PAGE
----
Cost-utility of liquid chromatography-tandem mass spectrometry (LC-MS/MS)-based urine analyses to improve adherence to antihypertensive treatment

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Objectives: In the UK, over 28% of the population are estimated to suffer from hypertension. A high systolic blood pressure (SBP) increases the risk for cardiovascular disease (CVD). While antihypertensive medications, along with lifestyle changes, are deemed effective in combatting hypertension, adherence to drug treatment may not be optimal. Data from UK patient samples show that discussion of the results from LC-MS/MS-based urine analyses with patients can improve adherence significantly. The objective of this study was to determine whether performing LC-MS/ MS-based urine analyses is cost-effective by improving adherence in hypertensive patients. Methods: Cost-utility analysis was performed from a UK healthcare payer perspective over a lifetime horizon. A Markov model was adapted from an existing published model in a UK setting. Hypertensive patients entered the model event-free, but at risk for cardiovascular events. Effectiveness of urine analysis was modelled by lowering the probability of having an event, as a consequence of lowered SBP by improved adherence to drug treatment, as found in the empirical study. Cost and utilities were derived from literature. The base case cohort consisted of males aged 65. Further analysis varied sex and age of the population. Subgroup analysis concerned those with resistant hypertension, and univariate and probabilistic sensitivity analyses were also performed. Results: The intervention resulted in an incremental health benefit of 0.020 quality-adjusted life-years (QALYs) per patient, and incremental cost was -£867 per patient, i.e. the intervention strategy is dominant compared to care as usual. Sensitivity analyses showed that targeting younger patients (aged 45) or only patients with resistant hypertension would increase cost savings and QALY gains. Conclusions: Using LC-MS/MS-based urine analyses to improve adherence in hypertensive patients is an effective and cost-saving strategy, especially in patients with resistant hypertension, since nonadherence is found to be higher in this population.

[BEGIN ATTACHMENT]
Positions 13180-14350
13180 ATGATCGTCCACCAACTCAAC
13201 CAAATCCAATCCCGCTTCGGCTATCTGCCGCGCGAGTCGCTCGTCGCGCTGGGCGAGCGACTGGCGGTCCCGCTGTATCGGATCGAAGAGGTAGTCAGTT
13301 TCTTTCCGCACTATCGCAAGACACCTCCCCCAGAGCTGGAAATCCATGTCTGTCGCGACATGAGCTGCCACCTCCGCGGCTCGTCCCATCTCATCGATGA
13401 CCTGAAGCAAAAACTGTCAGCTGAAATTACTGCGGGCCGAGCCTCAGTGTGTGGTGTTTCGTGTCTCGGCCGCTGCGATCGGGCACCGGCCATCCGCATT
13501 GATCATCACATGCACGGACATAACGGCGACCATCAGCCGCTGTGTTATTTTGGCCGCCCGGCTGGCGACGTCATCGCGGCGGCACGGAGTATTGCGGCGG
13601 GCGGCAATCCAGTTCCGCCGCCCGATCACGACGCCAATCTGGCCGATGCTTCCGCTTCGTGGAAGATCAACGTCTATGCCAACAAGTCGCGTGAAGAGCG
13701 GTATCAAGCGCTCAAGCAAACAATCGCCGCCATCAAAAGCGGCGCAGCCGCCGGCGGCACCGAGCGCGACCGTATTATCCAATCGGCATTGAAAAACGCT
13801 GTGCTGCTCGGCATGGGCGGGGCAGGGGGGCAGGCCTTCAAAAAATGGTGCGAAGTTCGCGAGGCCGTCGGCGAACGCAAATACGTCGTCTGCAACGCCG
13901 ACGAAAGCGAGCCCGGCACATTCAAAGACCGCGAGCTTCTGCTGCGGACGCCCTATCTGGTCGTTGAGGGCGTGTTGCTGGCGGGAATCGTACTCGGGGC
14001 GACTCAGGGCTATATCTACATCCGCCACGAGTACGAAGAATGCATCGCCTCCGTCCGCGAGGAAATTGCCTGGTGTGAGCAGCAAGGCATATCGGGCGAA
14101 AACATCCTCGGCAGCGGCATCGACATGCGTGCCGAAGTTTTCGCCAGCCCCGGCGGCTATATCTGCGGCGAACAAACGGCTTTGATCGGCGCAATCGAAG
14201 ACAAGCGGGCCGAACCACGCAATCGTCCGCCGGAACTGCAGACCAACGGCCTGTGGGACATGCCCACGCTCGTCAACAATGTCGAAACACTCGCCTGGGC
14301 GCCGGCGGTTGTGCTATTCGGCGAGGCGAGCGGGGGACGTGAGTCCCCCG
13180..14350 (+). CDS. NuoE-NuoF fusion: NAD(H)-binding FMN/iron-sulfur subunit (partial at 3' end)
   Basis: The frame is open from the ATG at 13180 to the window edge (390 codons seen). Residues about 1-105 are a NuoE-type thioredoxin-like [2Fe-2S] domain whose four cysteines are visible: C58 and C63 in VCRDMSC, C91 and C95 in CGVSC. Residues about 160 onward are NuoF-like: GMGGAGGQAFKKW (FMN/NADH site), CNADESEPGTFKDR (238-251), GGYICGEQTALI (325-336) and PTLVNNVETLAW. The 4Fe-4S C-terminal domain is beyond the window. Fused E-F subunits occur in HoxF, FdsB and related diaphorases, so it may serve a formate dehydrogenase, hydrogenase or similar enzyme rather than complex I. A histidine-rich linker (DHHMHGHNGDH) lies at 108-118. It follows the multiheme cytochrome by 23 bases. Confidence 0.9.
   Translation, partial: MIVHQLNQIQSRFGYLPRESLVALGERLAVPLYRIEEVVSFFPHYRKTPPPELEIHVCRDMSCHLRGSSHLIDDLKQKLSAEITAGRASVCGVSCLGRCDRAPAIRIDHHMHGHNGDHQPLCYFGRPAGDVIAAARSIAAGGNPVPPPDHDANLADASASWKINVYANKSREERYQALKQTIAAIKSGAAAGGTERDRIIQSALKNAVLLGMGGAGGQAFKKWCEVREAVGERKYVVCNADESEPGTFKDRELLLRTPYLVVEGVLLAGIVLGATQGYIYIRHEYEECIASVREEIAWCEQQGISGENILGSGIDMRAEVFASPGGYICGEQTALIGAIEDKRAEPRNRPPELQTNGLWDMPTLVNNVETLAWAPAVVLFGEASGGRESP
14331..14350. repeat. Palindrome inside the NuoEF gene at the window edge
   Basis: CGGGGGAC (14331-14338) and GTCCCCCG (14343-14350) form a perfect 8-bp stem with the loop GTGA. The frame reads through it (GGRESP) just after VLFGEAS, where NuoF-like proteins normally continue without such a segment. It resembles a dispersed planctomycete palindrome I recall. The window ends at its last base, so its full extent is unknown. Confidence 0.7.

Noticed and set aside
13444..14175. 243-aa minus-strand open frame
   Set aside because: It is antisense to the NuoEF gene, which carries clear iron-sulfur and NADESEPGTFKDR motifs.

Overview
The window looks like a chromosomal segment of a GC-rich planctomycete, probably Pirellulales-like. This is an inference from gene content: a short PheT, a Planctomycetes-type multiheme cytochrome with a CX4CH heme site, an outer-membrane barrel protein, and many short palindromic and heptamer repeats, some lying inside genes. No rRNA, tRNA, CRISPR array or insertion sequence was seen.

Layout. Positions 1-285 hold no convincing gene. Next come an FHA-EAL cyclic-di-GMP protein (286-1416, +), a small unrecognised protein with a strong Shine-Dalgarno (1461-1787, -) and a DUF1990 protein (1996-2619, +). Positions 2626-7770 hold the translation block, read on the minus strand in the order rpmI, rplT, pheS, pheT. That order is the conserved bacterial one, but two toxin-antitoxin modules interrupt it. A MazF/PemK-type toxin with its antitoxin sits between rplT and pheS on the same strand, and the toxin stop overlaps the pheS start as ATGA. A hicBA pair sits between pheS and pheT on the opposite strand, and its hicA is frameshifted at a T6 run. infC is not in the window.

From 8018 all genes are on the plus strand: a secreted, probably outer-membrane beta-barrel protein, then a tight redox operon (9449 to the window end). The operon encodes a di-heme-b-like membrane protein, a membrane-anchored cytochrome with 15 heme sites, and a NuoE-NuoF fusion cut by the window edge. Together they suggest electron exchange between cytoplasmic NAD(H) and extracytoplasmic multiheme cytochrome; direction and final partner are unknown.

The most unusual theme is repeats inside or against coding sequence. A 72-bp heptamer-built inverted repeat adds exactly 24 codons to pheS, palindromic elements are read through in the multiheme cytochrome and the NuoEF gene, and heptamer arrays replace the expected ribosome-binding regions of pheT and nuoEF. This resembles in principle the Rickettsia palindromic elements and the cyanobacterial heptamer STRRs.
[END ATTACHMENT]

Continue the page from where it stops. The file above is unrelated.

Original languageEnglish
Pages (from-to)590
Number of pages1
JournalValue in Health
Issue number9
Publication statusPublished - 1-Oct-2017
EventInternational Society for Pharmacoeconomics and Outcomes Research: 20th Annual European Congress - Glasgow, United Kingdom
Duration: 4-Nov-20178-Nov-2017


  • antihypertensive agent
  • adult
  • animal model
  • antihypertensive therapy
  • cohort analysis
  • cost control
  • cost utility analysis
  • drug therapy
  • empiricism
  • human
  • human tissue
  • liquid chromatography-mass spectrometry
  • major clinical study
  • male
  • probability
  • quality adjusted life year
  • resistant hypertension
  • sensitivity analysis
  • systolic blood pressure
  • urinalysis

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